Picking Up the Pieces
The total breakdown of my marriage that came to light over that weekend
with Tanya and Sherman would have forced me to reassess my life and goals even if soul-searching hadn’t already become
for me an avocation. By now, we had been to mainstream Ph.D. and M.S.W.-type marriage counselors and Diane had been in treatment
with two different psychoanalysts. Nevertheless, and despite the shambles we had made of our marriage, neither one of us seemed
ready to call it a marital day.
Tanya and Sherman, meanwhile, were assuring us that the “healing” of our relationship had already begun.
If we wanted to accelerate the process, they and several other couples were forming what amounted to a live-in support group
for dysfunctional families. In, of all places, a town called Normal, Illinois.
They described it as a community in which, under Mr. Dillon’s ultimate
authority, the participants would pursue their individual spiritual development while reconstituting their marriages and family
lives. It seemed a unique opportunity to turn our adversity to advantage. With one stroke, we could make a clean physical
break from our sordid past and begin a new spiritual adventure.
When Sarah answered the door on my next visit, her greeting was, “Going somewhere?
Come in and tell me about it.” In spite of some misgivings about Tanya and Sherman, she was respectful of Tanya’s
psychic gift and never questioned the reality of Mr. Dillon. She also intimated that we would gain much from this experience
in the wilds of Central Illinois.
For our families and friends, we tried to make the transition as respectable looking as possible. There were plenty
of good reasons to be moving out of Chicago in the spring of 1983. I told my academic colleagues it was time for me to return
to private practice and that I preferred to do so in a smaller-town environment. There was so much crime and traffic in the
city! And with the equity we had accrued in our tiny, three-bedroom house, we would be able to afford a veritable palace in
Normal. All these things of course were true, but beside the point.
Like us, the other couples moving to Tanya and Sherman’s community were struggling,
to one degree or another, to hold their marriages together. About half (including Sherman) were Jewish. There was another
lawyer, another psychiatric social worker, a psychology professor, a medical school professor and, a bit later, a dentist.
Along with our collective emotional baggage, we shared an egalitarian vision of communal living and psychological self-help.
We purchased five large homes on the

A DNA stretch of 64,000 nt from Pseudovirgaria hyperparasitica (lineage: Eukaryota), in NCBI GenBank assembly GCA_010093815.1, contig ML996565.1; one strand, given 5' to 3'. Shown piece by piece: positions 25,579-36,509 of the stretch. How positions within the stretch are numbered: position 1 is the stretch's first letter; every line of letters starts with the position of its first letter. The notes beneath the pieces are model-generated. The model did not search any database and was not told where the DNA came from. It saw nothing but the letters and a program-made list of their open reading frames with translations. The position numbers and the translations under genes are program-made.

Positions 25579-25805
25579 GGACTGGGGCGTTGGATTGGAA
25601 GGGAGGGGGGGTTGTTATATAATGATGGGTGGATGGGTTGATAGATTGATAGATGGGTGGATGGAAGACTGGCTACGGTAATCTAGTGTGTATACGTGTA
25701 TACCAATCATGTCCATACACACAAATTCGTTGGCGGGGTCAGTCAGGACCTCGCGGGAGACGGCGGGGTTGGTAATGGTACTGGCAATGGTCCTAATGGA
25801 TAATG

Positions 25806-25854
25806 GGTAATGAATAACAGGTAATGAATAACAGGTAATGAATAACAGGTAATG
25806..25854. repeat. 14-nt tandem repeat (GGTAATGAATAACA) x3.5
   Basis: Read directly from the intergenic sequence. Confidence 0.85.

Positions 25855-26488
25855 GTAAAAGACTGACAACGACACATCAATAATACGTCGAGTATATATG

same block of a nice residential neighborhood. We developed a home-schooling program for the children. The idea was to create
a close-knit community in which our kids would be surrounded by a nurturing extended family. We would all feel welcome in
any of the five households. And we’d be knowledgeable of and engaged in each others’ personal and familial processes.
To that end, but also for economic
reasons, we lived two to three families per household. For while some of us had arrived in Normal with money in the bank,
the group also included waiters, delivery-people, construction workers and lots of kids. As a result, our mission to save
our marriages came also to entail forging community under these emotionally dire but adventuresome circumstances, across social
and economic lines. Just as husbands and wives were recommitting to each other as eternal soulmates, our families were undertaking
to share all aspects of the communal burden – social, psychological, spiritual and economic.
Neither Diane nor I had ever been involved in anything
so radical. But we were doing this together. We were once again on the same team. And we believed that we were finally
turning our dysfunctional relationship into something truly noble – not just for ourselves, but also for our 7-year-old
As I recall these
early, halcyon days in the community, I am still struck by our bold idealism. Here we were, eventually 40 or so adults, many
of us professionally if not interpersonally accomplished, committing ourselves and our resources to a common vision of marital
and communal life that we were learning and inventing as we went along. We were going to help each other uproot all vestiges
of selfishness, pride, deceitfulness and self-suppression. We would work diligently, within each relationship and household,
to handle every interpersonal conflict and every practical challenge of daily living at the inspired level we had all experienced
during our weekend sessions with Tanya and Sherman.
And for the first year or so, while we were able to live off our savings, it was truly an exhilarating experience.